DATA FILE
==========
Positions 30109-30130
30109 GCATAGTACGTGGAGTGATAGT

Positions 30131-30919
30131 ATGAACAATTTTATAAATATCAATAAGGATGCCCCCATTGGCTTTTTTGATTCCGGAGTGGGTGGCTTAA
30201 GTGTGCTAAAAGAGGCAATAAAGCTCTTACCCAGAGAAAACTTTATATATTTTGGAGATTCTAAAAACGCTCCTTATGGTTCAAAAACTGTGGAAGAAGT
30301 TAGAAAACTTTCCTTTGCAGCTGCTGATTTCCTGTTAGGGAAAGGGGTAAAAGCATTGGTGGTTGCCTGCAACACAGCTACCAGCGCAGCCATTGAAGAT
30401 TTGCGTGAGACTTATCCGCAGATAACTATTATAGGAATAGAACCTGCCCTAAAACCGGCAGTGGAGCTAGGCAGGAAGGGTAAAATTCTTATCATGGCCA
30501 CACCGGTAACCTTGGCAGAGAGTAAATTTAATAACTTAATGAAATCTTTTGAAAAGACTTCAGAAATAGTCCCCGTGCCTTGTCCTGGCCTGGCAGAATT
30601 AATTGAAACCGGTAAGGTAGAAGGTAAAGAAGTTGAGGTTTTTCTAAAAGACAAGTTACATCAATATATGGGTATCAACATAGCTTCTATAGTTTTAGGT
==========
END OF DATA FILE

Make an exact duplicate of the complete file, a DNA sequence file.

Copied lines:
Positions 30109-30130
30109 GCATAGTACGTGGAGTGATAGT

Positions 30131-30919
30131 ATGAACAATTTTATAAATATCAATAAGGATGCCCCCATTGGCTTTTTTGATTCCGGAGTGGGTGGCTTAA
30201 GTGTGCTAAAAGAGGCAATAAAGCTCTTACCCAGAGAAAACTTTATATATTTTGGAGATTCTAAAAACGCTCCTTATGGTTCAAAAACTGTGGAAGAAGT
30301 TAGAAAACTTTCCTTTGCAGCTGCTGATTTCCTGTTAGGGAAAGGGGTAAAAGCATTGGTGGTTGCCTGCAACACAGCTACCAGCGCAGCCATTGAAGAT
30401 TTGCGTGAGACTTATCCGCAGATAACTATTATAGGAATAGAACCTGCCCTAAAACCGGCAGTGGAGCTAGGCAGGAAGGGTAAAATTCTTATCATGGCCA
30501 CACCGGTAACCTTGGCAGAGAGTAAATTTAATAACTTAATGAAATCTTTTGAAAAGACTTCAGAAATAGTCCCCGTGCCTTGTCCTGGCCTGGCAGAATT
30601 AATTGAAACCGGTAAGGTAGAAGGTAAAGAAGTTGAGGTTTTTCTAAAAGACAAGTTACATCAATATATGGGTATCAACATAGCTTCTATAGTTTTAGGT